Paul was beheaded in 67 or 68 A.D. Roman citizenship exempted him from torture and crucifixion. He was executed on a road just outside of Rome by a military escort.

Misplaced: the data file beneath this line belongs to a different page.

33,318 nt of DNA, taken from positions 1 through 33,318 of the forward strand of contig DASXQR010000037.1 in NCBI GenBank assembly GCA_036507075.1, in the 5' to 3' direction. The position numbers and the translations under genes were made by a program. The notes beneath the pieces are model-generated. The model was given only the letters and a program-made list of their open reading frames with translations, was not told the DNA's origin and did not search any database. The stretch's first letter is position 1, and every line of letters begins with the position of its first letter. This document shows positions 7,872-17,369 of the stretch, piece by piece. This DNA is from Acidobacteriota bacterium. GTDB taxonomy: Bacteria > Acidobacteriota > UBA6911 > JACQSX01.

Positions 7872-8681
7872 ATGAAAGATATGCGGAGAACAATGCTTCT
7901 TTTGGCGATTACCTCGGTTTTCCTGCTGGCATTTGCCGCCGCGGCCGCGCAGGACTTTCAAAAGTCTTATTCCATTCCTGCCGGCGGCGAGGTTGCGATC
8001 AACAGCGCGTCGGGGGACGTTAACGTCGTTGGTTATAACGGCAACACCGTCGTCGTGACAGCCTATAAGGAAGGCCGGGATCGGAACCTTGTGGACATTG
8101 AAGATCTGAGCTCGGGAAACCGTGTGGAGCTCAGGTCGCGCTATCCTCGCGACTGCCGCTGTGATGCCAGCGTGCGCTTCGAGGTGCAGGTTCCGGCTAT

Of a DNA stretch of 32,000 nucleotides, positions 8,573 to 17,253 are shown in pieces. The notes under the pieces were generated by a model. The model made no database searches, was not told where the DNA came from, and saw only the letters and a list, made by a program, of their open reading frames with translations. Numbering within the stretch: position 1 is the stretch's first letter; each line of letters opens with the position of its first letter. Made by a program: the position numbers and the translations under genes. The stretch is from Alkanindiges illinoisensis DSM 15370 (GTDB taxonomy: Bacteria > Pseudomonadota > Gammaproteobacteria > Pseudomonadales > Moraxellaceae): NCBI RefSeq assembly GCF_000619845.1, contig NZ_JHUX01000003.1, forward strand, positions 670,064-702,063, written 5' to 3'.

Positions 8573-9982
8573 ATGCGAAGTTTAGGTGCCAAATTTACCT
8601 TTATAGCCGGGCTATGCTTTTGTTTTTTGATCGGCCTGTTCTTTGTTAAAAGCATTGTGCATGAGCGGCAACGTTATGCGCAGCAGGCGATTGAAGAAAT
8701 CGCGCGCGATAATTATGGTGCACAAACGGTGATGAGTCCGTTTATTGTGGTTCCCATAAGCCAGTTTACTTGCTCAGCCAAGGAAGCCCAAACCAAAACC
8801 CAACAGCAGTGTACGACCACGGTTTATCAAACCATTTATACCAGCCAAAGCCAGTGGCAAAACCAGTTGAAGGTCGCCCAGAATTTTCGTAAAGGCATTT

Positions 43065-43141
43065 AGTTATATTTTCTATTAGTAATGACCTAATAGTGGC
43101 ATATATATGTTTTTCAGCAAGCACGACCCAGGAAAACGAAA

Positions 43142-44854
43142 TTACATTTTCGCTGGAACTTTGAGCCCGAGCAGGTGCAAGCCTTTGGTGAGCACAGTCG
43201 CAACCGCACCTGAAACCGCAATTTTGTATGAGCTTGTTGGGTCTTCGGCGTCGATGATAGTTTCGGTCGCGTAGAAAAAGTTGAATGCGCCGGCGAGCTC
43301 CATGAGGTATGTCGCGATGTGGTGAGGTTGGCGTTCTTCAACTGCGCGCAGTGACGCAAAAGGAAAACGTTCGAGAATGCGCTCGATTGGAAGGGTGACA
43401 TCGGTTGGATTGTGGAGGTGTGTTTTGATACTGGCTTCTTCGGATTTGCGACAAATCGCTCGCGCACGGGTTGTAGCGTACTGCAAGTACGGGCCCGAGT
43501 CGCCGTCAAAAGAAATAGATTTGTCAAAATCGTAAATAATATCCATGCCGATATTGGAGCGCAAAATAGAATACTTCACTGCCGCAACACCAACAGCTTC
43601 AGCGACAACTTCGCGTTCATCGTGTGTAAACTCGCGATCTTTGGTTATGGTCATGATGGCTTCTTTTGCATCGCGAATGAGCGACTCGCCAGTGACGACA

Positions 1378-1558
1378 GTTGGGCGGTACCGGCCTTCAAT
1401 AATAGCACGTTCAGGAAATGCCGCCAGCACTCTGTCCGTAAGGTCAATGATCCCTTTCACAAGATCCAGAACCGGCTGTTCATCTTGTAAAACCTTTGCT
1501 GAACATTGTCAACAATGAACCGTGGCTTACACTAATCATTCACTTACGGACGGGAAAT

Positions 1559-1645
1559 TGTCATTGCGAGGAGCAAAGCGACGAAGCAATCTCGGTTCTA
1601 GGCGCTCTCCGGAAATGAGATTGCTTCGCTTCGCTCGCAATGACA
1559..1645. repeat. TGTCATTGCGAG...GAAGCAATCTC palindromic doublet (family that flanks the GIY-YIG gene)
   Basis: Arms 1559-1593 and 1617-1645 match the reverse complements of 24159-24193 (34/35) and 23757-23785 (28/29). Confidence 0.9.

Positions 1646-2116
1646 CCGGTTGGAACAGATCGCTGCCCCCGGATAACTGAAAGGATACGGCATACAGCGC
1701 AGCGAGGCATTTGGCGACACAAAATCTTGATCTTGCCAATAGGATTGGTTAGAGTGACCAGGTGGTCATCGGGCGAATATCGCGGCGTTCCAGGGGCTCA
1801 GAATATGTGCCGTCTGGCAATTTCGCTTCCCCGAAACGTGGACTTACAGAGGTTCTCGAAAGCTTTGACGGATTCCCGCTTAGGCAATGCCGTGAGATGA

Let’s close this out by reading Paul’s own words in II Corinthians 11:23-33 “Are they Hebrews? so am I. Are they Israelites? so am I. Are they the seed of Abraham? so am I. Are they ministers of Christ? (I speak as a fool) I am more; in labours more abundant, in stripes above measure, in prisons more frequent, in deaths oft. Of the Jews five times received I forty stripes save one. Thrice was I beaten with rods, once was I stoned, thrice I suffered shipwreck, a night and a day I have been in the deep; In journeyings often, in perils of waters, in perils of robbers, in perils by mine own countrymen, in perils by the heathen, in perils in the city, in perils in the wilderness, in perils in the sea, in perils among false brethren; In weariness and painfulness, in watchings often, in hunger and thirst, in fastings often, in cold and nakedness. Beside those things that are without, that which cometh upon me daily, the care of all the churches. Who is weak, and I am not weak? who is offended, and I burn not? If I must needs glory, I will glory of the things which concern mine infirmities. The God and Father of our Lord Jesus Christ, which is blessed for evermore, knoweth that I lie not. In Damascus the governor under Aretas the king kept the city of the Damascenes with a garrison, desirous to apprehend me: And through a window in a basket was I let down by the wall, and escaped his hands.